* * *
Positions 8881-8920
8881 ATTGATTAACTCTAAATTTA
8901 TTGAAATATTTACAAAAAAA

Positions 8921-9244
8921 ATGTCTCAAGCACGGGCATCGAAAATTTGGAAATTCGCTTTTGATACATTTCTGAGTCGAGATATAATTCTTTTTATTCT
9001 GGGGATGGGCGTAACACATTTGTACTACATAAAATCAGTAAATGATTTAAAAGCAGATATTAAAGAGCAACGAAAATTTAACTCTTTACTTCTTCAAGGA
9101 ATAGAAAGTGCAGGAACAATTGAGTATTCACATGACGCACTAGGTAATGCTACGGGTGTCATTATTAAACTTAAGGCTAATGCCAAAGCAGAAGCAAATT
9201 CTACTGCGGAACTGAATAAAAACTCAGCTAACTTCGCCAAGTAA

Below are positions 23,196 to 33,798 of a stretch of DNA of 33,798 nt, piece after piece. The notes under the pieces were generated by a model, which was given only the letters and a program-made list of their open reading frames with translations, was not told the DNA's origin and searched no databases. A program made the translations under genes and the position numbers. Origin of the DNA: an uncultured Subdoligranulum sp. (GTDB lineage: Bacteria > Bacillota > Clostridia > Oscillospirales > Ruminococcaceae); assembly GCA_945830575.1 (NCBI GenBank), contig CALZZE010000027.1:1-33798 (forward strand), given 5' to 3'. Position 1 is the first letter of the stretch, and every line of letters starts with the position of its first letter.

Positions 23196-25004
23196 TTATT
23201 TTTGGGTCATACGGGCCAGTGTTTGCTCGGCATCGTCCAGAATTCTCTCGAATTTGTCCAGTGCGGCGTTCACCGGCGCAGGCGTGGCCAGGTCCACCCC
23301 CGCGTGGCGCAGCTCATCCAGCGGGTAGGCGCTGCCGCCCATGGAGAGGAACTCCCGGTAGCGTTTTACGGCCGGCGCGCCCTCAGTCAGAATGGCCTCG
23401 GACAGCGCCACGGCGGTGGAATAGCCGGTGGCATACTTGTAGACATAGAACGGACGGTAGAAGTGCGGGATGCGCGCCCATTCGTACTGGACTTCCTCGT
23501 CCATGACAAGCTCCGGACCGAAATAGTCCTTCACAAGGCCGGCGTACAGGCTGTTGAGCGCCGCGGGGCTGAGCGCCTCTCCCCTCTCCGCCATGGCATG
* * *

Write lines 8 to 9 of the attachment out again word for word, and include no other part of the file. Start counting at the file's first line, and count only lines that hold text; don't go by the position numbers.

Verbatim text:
9201 CTACTGCGGAACTGAATAAAAACTCAGCTAACTTCGCCAAGTAA

Below are positions 23,196 to 33,798 of a stretch of DNA of 33,798 nt, piece after piece. The notes under the pieces were generated by a model, which was given only the letters and a program-made list of their open reading frames with translations, was not told the DNA's origin and searched no databases. A program made the translations under genes and the position numbers. Origin of the DNA: an uncultured Subdoligranulum sp. (GTDB lineage: Bacteria > Bacillota > Clostridia > Oscillospirales > Ruminococcaceae); assembly GCA_945830575.1 (NCBI GenBank), contig CALZZE010000027.1:1-33798 (forward strand), given 5' to 3'. Position 1 is the first letter of the stretch, and every line of letters starts with the position of its first letter.